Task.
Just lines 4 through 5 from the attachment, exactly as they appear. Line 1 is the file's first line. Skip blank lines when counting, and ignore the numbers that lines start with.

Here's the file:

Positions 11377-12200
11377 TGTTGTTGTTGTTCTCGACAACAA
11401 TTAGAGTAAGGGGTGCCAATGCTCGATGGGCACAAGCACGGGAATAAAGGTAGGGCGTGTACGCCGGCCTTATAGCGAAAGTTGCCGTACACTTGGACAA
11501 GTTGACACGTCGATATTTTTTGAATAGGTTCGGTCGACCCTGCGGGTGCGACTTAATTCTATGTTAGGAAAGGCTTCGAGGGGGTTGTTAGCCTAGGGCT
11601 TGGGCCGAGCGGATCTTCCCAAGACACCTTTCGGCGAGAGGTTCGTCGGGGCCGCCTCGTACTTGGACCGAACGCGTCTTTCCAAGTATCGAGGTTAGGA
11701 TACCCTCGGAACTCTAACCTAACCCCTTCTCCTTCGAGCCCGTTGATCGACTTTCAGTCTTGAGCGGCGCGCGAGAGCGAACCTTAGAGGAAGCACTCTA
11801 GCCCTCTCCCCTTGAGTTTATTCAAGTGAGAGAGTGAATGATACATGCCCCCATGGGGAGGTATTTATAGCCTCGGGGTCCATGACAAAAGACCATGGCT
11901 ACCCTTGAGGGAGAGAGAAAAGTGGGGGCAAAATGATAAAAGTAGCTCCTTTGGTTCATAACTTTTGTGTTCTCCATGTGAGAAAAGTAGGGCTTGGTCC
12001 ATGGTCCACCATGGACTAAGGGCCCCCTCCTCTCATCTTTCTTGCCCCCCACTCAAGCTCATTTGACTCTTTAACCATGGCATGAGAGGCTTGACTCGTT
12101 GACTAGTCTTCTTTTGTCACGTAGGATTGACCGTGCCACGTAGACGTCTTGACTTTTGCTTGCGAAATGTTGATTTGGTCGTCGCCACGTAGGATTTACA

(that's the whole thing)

11501 GTTGACACGTCGATATTTTTTGAATAGGTTCGGTCGACCCTGCGGGTGCGACTTAATTCTATGTTAGGAAAGGCTTCGAGGGGGTTGTTAGCCTAGGGCT
11601 TGGGCCGAGCGGATCTTCCCAAGACACCTTTCGGCGAGAGGTTCGTCGGGGCCGCCTCGTACTTGGACCGAACGCGTCTTTCCAAGTATCGAGGTTAGGA